More information5544 = 2 2772 = 2 2 1386 = 2 2 2 693. Now we have to find a divisor of 693. We can try 3, and 693 = 3 231,and we keep dividing by 3 to get: 1
MATH 13150: Freshman Seminar Unit 8 1. Prime numbers 1.1. Primes. A number bigger than 1 is called prime if its only divisors are 1 and itself. For example, 3 is prime because the only numbers dividing
More informationPractice Problems for First Test
Mathematicians have tried in vain to this day to discover some order in the sequence of prime numbers, and we have reason to believe that it is a mystery into which the human mind will never penetrate.
More information8 Primes and Modular Arithmetic
8 Primes and Modular Arithmetic 8.1 Primes and Factors Over two millennia ago already, people all over the world were considering the properties of numbers. One of the simplest concepts is prime numbers.
More informationPrime numbers for Cryptography
Prime numbers for Cryptography What this is going to cover Primes, products of primes and factorisation How to win a million dollars Generating small primes quickly How many primes are there and how many
More information15 Prime and Composite Numbers
15 Prime and Composite Numbers Divides, Divisors, Factors, Multiples In section 13, we considered the division algorithm: If a and b are whole numbers with b 0 then there exist unique numbers q and r such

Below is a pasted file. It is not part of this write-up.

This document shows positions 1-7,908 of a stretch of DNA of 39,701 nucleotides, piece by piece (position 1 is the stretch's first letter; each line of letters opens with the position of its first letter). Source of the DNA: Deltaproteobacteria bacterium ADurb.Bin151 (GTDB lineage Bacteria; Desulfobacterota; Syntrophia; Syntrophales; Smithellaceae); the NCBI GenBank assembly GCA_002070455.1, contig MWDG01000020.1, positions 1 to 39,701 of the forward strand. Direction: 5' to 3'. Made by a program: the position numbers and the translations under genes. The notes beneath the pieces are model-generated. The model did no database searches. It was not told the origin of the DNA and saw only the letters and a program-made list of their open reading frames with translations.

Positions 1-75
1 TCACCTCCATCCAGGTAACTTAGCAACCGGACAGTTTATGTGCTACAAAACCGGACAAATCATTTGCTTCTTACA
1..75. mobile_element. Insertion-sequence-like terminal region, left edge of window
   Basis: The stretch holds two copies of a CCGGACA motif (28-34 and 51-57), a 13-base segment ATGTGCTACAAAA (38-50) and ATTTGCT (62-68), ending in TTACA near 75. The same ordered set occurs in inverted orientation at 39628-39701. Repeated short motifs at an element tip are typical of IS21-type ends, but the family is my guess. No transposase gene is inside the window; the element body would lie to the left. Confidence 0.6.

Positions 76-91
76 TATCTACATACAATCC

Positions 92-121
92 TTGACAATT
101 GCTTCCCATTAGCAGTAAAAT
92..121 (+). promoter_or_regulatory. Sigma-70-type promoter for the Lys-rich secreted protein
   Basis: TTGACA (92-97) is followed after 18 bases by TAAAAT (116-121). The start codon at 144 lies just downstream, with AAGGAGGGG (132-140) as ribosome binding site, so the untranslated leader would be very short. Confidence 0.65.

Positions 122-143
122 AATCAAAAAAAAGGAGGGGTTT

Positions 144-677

More informationIntroduction. Appendix D Mathematical Induction D1
Appendix D Mathematical Induction D D Mathematical Induction Use mathematical induction to prove a formula. Find a sum of powers of integers. Find a formula for a finite sum. Use finite differences to
More informationCHAPTER 5. Number Theory. 1. Integers and Division. Discussion
CHAPTER 5 Number Theory 1. Integers and Division 1.1. Divisibility. Definition 1.1.1. Given two integers a and b we say a divides b if there is an integer c such that b = ac. If a divides b, we write a
More informationORDERS OF ELEMENTS IN A GROUP
ORDERS OF ELEMENTS IN A GROUP KEITH CONRAD 1. Introduction Let G be a group and g G. We say g has finite order if g n = e for some positive integer n. For example, 1 and i have finite order in C, since
More informationElementary Number Theory We begin with a bit of elementary number theory, which is concerned
CONSTRUCTION OF THE FINITE FIELDS Z p S. R. DOTY Elementary Number Theory We begin with a bit of elementary number theory, which is concerned solely with questions about the set of integers Z = {0, ±1,
More informationMath 319 Problem Set #3 Solution 21 February 2002
Math 319 Problem Set #3 Solution 21 February 2002 1. ( 2.1, problem 15) Find integers a 1, a 2, a 3, a 4, a 5 such that every integer x satisfies at least one of the congruences x a 1 (mod 2), x a 2 (mod
More informationCongruences. Robert Friedman
Congruences Robert Friedman Definition of congruence mod n Congruences are a very handy way to work with the information of divisibility and remainders, and their use permeates number theory. Definition